An international, $120,000 prize-winning picture praised as “document[ing] an intense humanitarian moment” is having its integrity questioned after a behind-the-scenes photo revealed it may have all been staged.
This year, the theme of the Hamdan International Photography Awards (HIPA) was “Hope,” with the grand prize being awarded to Malaysian photographer Edwin Ong Wee Kee after he snapped a portrait of a mother carrying her two children.
In interviews, Mr Kee told journalists that the snap was “unplanned” and came during an “unforeseen stop.” The award committee described the picture as an “intense humanitarian moment,” adding that it captured “The feelings of a Vietnamese mother whose speech disorder did not prevent her from feeling hopeful and evoking a sense of strength for her children.”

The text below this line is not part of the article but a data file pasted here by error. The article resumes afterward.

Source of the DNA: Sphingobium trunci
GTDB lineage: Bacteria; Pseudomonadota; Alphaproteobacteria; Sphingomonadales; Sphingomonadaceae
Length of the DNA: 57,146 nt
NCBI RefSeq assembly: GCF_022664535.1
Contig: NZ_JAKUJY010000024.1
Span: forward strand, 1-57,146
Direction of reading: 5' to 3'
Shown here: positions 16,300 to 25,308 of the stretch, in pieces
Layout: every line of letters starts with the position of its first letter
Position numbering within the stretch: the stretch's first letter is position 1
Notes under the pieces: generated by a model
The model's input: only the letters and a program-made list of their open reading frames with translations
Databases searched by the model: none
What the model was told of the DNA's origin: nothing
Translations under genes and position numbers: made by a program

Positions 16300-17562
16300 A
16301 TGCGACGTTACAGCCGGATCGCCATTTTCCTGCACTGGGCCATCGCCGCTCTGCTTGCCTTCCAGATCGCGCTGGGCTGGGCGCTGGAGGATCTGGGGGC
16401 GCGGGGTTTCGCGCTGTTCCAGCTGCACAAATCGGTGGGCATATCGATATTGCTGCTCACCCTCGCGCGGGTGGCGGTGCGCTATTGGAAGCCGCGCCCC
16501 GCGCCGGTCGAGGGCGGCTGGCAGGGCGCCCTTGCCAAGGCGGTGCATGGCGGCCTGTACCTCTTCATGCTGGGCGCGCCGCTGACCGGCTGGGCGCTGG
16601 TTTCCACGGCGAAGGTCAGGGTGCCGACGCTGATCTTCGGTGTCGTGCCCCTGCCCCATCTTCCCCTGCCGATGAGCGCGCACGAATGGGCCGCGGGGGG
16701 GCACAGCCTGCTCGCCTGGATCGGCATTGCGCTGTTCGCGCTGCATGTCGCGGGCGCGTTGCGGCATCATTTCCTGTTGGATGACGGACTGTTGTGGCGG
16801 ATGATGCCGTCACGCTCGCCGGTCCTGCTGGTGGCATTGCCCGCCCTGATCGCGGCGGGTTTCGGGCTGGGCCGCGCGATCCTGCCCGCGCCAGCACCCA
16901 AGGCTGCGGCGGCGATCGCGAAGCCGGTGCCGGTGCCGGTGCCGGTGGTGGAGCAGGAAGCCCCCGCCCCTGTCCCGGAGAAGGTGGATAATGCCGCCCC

However, a new photo has surfaced that tells an entirely different story. In it, the woman – the subject of Mr Kee’s winning image – can be seen, stationary and surrounded by a number of photographers, all of whom are taking her portrait from various angles. Needless to say, there are likely hundreds of different versions of Mr Kee’s photo. Photographer and Street Photo BD Magazine founder Ab Rashid shared the image, bringing to light the real story behind the winning photo.
The international competition, based in Dubai, attracted 19,000 people from 121 countries in its second year, and has a total prize fund of $450,000.
Lead image credit: Ab Rashid.
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